UN Summit boosts health goals



Juhie Bhatia

New York



The 60th anniversary UN World Summit gave a much-needed boost to efforts to improve health in developing countries, although there was little progress on proposals to increase development aid from rich to poor countries.

The reform document adopted by 151 heads of state and government gathered in New York from 14 to 16 September watered down UN Secretary General Kofi Annan's original proposals, but health experts said it was positive for the health-related Millennium Development Goals (MDGs).

"The summit laid down a marker to say 'we've got to take time to build health systems if we want to achieve the MDGs'. It put health systems in the middle of the action," said Dr Andrew Cassels, WHO Director of MDGs, Health and Development Policy.

Almost half of the final 35-page document concerned development issues. Among other things, the section on health recognizes the importance of investing in adequately resourced and staffed health systems if countries are to achieve the health-related MDGs.

It recommits governments to achieving universal access to reproductive health by 2015 – which is key for MDG 5 to improve maternal health and MDG 4 to improve child health – and encourages support of WHO's Global Outbreak Alert and Response Network. It also reconfirmed support for achieving MDG 6 on HIV/AIDS, malaria and other diseases, including tuberculosis.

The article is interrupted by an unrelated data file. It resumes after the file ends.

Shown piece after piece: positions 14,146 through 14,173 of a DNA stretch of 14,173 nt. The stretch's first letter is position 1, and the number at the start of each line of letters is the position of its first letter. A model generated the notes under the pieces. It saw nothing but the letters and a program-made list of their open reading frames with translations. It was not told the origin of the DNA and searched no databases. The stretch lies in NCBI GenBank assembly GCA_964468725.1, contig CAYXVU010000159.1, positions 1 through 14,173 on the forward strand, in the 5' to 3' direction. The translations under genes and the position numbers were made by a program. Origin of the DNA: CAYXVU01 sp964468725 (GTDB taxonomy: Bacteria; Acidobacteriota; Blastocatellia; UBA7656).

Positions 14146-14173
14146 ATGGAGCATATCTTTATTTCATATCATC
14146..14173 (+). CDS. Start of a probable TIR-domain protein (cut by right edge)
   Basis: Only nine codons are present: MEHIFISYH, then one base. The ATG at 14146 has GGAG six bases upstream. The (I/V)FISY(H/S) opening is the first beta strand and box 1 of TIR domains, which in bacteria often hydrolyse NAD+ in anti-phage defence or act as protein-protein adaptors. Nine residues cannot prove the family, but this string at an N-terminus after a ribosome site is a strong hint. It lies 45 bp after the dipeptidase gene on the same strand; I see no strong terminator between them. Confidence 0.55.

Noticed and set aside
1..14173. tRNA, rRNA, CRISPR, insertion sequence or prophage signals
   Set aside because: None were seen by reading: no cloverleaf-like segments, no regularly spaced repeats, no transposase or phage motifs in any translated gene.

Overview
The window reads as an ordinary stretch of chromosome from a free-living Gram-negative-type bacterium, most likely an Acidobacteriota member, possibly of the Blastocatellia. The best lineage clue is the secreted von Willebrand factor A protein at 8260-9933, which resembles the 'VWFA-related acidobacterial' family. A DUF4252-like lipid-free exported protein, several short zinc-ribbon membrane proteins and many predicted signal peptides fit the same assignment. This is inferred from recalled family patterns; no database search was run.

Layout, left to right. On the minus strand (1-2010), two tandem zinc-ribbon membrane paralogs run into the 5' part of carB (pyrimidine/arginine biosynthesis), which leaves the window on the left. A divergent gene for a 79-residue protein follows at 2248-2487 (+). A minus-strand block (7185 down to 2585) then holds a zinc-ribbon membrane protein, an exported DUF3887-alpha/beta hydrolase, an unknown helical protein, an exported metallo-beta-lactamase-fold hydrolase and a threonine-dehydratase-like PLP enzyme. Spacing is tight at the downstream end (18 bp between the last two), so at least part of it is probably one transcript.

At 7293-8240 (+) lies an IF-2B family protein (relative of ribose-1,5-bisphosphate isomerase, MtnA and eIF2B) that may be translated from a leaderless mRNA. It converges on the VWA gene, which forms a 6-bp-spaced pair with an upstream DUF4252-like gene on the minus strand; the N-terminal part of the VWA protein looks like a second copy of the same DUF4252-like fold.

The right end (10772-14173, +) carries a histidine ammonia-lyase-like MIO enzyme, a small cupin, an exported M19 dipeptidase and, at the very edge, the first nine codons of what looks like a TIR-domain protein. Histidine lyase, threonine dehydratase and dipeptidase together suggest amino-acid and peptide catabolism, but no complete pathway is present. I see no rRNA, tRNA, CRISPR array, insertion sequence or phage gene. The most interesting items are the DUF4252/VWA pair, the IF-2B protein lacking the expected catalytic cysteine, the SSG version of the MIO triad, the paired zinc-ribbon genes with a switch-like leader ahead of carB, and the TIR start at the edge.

World leaders also made a commitment to implement a package for HIV prevention, treatments and care to ensure universal access to treatment by 2010.

"In terms of HIV treatment, we are pleased that we have a timetable, even if countries aren't committed financially," said Max Lawson, policy advisor at Oxfam International.

"For our HIV campaign universal access is a victory."

Lawson said the document was weak in its reference to health-care workers and user fees for health services, which Oxfam believes should be phased out to help combat poverty.

Cassels said there was little progress on proposals to increase aid. The final document encouraged wealthy nations to set timetables for giving 0.7% of their gross national product (GNP) to development aid by 2015.

At the summit, US President George W. Bush announced a new International Partnership on Avian and Pandemic Influenza, in which WHO will play a central role.

"Overall the summit was positive for WHO," said Cassels. "It reflected some of our key messages for the MDGs, discussed means, and talk of the global flu pandemic was everywhere."

World Health Organization Genebra - Genebra - Switzerland
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